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The right side of the chassis offers that same exposed aluminum trim line that runs along the top and down the front, but this time, the panel is solid. There is venting at the top, just like the other side, and we still have one more thing to show you here.

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Antec designed this chassis with two sets of power and reset buttons. This means that even while offering a huge window if the case sat to the left, you could still turn it on and off. It is nowhere near as easy to access the front I/O panel, but we do like having a choice.

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The view under this P380 shows us that it is supported with large round rubber feet near the corners. The PSU area offers steel mesh, but there is also a dust filter here, with the tab sticking out the bottom of the left side for removal and cleaning.

Inside the P380

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Behind the bezel, we see that the side vents are run through and come to the center, where the removable dust filter is. The front of the chassis is wide open for optional fans and is recessed to make room for them.

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We removed the side panels with sound deadening material on the back of them and found this. The wiring is loosely hung and has gotten loose in shipping. The hardware and literature have stayed tightly tied to the motherboard tray, however.

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There are two bays at the top of the chassis for 5.25" drives, but with no holes in the bezel, this is just extra space and support for the top of the HDD bays.

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Speaking of the HDD bays, they are broken up into three racks. The top rack can hold a pair of drives while the lower two cages can house three each. The slide out trays are drilled so that you can screw in either a 2.5" drive or a 3.5" drive into each of them.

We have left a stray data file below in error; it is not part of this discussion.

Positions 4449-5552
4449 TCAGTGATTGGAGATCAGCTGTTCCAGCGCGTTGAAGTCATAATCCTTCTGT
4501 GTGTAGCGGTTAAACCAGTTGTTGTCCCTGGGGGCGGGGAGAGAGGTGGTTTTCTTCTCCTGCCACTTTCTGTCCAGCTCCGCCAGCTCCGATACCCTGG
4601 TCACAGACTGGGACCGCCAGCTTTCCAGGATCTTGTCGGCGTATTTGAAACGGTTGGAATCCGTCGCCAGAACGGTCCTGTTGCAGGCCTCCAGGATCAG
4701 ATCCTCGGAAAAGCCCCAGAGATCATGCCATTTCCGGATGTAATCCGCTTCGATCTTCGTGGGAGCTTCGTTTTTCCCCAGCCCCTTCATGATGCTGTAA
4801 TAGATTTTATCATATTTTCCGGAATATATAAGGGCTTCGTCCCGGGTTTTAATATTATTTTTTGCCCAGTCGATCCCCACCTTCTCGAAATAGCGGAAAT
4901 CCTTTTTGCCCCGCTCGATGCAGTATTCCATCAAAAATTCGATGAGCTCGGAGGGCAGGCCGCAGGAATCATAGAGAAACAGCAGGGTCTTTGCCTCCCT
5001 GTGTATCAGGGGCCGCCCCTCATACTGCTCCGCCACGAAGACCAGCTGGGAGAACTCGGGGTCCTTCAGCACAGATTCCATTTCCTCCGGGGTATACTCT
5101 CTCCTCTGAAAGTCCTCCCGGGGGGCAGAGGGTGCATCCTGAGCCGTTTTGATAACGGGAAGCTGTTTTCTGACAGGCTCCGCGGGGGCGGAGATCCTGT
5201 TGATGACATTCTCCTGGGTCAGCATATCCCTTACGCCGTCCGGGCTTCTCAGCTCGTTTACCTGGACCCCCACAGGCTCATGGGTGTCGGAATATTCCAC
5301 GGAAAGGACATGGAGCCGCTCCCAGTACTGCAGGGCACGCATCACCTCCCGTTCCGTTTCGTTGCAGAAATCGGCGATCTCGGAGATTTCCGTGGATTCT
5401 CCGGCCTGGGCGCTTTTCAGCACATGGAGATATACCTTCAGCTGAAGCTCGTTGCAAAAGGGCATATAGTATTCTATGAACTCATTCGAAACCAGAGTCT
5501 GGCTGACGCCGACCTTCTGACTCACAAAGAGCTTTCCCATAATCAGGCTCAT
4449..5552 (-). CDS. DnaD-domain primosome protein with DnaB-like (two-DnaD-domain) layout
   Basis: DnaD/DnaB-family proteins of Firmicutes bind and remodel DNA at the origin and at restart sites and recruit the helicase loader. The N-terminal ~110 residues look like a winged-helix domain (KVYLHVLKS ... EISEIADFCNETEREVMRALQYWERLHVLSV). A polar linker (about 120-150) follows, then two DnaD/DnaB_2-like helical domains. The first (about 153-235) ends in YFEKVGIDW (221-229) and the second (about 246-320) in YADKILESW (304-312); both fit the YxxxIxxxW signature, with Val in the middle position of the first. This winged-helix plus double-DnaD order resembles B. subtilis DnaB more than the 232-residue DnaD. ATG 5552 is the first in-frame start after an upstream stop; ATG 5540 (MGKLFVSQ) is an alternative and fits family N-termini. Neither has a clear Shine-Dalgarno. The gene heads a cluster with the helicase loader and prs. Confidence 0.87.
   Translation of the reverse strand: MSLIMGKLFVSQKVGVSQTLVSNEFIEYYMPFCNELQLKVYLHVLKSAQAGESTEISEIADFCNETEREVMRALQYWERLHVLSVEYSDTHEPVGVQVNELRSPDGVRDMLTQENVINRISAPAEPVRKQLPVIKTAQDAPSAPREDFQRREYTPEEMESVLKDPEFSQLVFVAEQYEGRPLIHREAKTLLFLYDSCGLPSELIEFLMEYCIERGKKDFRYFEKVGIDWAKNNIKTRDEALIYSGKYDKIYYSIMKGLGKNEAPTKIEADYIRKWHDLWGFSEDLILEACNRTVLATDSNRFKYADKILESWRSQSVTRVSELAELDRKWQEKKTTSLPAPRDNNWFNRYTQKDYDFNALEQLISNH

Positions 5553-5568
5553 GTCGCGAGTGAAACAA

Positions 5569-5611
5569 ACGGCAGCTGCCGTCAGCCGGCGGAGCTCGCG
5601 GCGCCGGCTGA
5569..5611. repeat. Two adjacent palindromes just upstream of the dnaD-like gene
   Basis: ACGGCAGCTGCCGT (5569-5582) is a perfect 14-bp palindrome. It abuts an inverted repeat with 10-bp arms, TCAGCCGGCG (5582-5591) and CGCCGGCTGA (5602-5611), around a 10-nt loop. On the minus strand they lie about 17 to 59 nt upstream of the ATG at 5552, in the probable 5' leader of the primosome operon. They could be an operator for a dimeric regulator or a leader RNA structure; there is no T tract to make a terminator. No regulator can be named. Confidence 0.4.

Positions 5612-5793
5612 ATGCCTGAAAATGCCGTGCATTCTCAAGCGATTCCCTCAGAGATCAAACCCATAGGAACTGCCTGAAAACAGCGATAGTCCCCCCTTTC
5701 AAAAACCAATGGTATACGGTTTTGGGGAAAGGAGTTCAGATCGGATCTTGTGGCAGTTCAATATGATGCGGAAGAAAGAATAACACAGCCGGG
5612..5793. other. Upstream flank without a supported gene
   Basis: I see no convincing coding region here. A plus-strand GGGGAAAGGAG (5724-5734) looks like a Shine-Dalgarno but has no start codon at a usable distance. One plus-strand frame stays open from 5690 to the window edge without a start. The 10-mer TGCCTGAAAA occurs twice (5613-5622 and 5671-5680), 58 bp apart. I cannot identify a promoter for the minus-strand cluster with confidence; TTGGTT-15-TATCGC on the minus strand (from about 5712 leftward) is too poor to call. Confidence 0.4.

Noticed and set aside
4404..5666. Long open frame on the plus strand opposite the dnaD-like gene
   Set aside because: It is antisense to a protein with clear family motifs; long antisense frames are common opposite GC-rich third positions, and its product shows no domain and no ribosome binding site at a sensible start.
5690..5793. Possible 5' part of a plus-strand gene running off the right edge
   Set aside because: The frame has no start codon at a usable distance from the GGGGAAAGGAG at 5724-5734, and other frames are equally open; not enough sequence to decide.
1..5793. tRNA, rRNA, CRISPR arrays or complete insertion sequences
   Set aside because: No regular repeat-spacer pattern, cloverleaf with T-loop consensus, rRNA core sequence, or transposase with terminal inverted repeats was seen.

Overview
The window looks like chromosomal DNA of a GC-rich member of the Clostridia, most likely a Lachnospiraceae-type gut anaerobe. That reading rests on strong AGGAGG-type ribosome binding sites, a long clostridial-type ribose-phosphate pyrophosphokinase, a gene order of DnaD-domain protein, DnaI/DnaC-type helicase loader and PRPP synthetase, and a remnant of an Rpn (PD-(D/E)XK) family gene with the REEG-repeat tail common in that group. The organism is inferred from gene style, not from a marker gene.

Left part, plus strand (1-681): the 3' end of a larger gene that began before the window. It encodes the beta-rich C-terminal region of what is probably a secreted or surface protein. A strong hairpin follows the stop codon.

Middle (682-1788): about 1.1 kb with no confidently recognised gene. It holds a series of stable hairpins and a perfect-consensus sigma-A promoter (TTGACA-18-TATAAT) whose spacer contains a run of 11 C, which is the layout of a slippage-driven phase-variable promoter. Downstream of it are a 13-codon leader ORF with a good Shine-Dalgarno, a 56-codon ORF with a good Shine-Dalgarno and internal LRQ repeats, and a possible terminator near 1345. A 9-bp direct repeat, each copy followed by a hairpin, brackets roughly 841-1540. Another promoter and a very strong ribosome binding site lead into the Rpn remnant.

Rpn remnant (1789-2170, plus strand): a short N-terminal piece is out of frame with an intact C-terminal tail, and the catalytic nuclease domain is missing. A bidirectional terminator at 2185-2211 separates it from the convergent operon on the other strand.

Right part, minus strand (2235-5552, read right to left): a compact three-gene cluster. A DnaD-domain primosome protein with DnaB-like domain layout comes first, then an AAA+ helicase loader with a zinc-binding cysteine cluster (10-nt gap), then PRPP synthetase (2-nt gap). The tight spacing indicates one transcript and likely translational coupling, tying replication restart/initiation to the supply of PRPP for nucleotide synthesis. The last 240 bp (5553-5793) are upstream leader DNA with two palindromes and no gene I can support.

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After removing a dozen or so screws, we found that the entire assembly will come out of the case. This can be broken down into components and rearranged inside, or left out altogether to allow for water cooling to be installed.

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At the top of the chassis, once the top panel has been removed, you can access cooling options here. We see that Antec supplies two 140mm fans, but there is room for a third. There is also room for three 120mm fans and 360mm worth of radiator if you want.

Inside the P380 Continued

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The motherboard tray is well equipped. There is a very large access hole, two wiring holes above it, and the three with grommets down the right side. We also count eleven tie points for wiring, so keeping things clean will not be an issue for wiring.

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The floor of the chassis shows the dust filter for the PSU, and looking closer, we find a rail at the back and one on the tray to support the PSU over it. We also see another large hole with a grommet, to pass wiring right from the PSU to the back of the tray.

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The included fans all sport the same 3-pin connection, and they all have a lead that ends in a 3-way micro-switch for high, medium, and low fans speed operation. As for the expansion slots, the covers, and future cards are secured with plastic covered thumbscrews.